Working together: the London Anchor Institutions Network

By Professor Wendy Thomson CBE, Vice-Chancellor, University of London and Co-Chair of the London Anchor Institutions Network

The London Anchor Institutions Network was established during the pandemic to help achieve a better future. The network recognises the key role that anchor institutions have in making real social and economic impact through the money we spend, the people we serve, and the staff we employ. It’s a critical relationship between our institutions and London – to fulfil our mission whether it be doing business, education and learning, health and well-being, environment – we need to foster the right conditions for success.  This week it was a pleasure to welcome the Anchor Institutions Network to Senate House at the University of London; an iconic landmark built more than 80 years ago as an anchor institution for world class education in London. The building was completed in the shadow of World War Two, at a time of severe disruption and challenge to the lives of those living in the city.

The London we find ourselves in today is facing unprecedented challenges that demand leadership from London’s major anchor institutions as we manage recovery from the immense social and economic impact of the Covid-19 pandemic, and Brexit. The most recent report on the state of London shows some signs of recovery seen through spending patterns, a return of young people to London (as students return to university), and an increase in the birth rate after several years of decline. But challenges remain – footfall in some high streets is still less than pre-Covid and consumer confidence is low. Unemployment remains high, alongside a problem filling posts in many sectors. Public transport demand has increased but is still not back to pre-Covid levels. The impact of hybrid working patterns is evident when travelling on the tube on a Monday and Friday.

The effects of inflation and energy costs are also having an impact. The Latest ONS report suggests that business closures exceed business births. The future of financial services is still uncertain as the regulatory implications of Brexit are yet to fully unfold. The World Economic Outlook report from the IMF forecasts Britain as the only leading economy likely to slide into recession, predicting declining household spending under the weight of high energy prices, rising mortgage costs and increased taxes. And of course, the effects of climate change are becoming more and more apparent, demanding urgent and innovative solutions to improve air quality, and achieve zero carbon emissions. Anchor institutions play a major role in tackling these issues.

We are at a crucial point in our history where we can make real, impactful change. Working together and making the right decisions now can help us to make London a greener, cleaner, healthier and safer city for everyone. It won’t be done by government or elected politicians alone. Whilst it may sound impossibly grand, the aim of the London Anchor Institutions Network is really very simple – to make a prosperous and fairer London for everyone. A city that is more inclusive and environmentally sustainable, where economic opportunities are more equally available and take less of a toll on our planet. In practice, that means all of us working together so that we can make a bigger and more positive change.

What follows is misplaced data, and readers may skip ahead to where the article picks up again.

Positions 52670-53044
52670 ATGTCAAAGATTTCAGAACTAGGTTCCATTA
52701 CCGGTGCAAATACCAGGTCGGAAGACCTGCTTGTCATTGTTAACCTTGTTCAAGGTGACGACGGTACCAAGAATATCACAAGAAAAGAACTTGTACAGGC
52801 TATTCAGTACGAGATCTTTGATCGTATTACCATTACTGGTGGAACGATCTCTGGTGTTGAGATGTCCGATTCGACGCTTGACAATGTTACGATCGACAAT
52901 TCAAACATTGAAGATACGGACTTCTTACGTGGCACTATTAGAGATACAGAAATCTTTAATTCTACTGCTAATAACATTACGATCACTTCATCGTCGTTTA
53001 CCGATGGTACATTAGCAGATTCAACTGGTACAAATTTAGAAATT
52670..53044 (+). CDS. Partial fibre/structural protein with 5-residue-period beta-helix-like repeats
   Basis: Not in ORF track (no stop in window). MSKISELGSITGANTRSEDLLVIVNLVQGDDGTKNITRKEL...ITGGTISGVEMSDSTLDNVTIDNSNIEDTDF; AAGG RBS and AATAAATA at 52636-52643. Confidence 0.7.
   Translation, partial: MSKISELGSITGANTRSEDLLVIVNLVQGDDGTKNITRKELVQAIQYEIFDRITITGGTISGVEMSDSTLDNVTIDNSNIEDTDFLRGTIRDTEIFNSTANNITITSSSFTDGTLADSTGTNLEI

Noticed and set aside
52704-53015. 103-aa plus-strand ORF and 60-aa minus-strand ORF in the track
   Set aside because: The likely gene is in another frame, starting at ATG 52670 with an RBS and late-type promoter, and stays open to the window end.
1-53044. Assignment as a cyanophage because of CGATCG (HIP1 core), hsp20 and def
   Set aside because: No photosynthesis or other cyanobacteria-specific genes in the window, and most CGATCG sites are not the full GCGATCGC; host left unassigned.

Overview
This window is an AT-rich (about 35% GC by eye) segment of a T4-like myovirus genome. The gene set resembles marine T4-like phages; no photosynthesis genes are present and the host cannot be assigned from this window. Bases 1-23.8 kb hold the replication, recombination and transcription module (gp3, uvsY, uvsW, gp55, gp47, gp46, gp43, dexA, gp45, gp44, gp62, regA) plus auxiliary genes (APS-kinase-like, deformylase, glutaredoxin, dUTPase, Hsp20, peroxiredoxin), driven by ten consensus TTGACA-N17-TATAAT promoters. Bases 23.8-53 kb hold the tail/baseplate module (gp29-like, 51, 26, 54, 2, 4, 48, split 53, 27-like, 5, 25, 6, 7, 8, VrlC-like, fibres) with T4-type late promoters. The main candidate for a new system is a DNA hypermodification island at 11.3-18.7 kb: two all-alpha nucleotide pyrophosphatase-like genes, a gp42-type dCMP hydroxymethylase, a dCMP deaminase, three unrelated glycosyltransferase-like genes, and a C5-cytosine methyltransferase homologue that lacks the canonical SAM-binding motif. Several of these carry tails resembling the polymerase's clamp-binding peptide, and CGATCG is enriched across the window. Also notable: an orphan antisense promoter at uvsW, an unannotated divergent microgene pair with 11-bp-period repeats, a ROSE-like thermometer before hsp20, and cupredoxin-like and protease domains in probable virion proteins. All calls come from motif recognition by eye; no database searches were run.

The University of London is a proud member of the network. We are dedicated to our shared commitment of setting right the deep structural inequalities that were exposed in our city during the pandemic. We are a federation of 17 world class member institutions, employing more than 50,000 people in London itself, with more than 190,000 studying in the capital. We are the UK’s largest provider of distance education, supporting 45,000 students in 190 countries. The University is an anchor institution for London, facilitating collaboration across the federation of member institutions and London’s cultural, political and economic organisations. Last autumn we launched the University of London Scholars programme, which provides support to more than 30 new students each academic year, with a further 30-35 scholarships awarded over each of the next two years. The University is spending more than £2m to support the programme over the next three years, which will see 100 students from London being supported across the federal member institutions of the University.

Across the London Anchor Institutions Network, organisations are delivering on commitments to build that better future that we all want to see. And there is a great deal on which to build moving forward.


Find out more about the network and what we do on our website.

This blog has been adapted from a speech by Professor Wendy Thomson CBE at the London Anchor Institutions Network Annual Conference on 31 January 2023.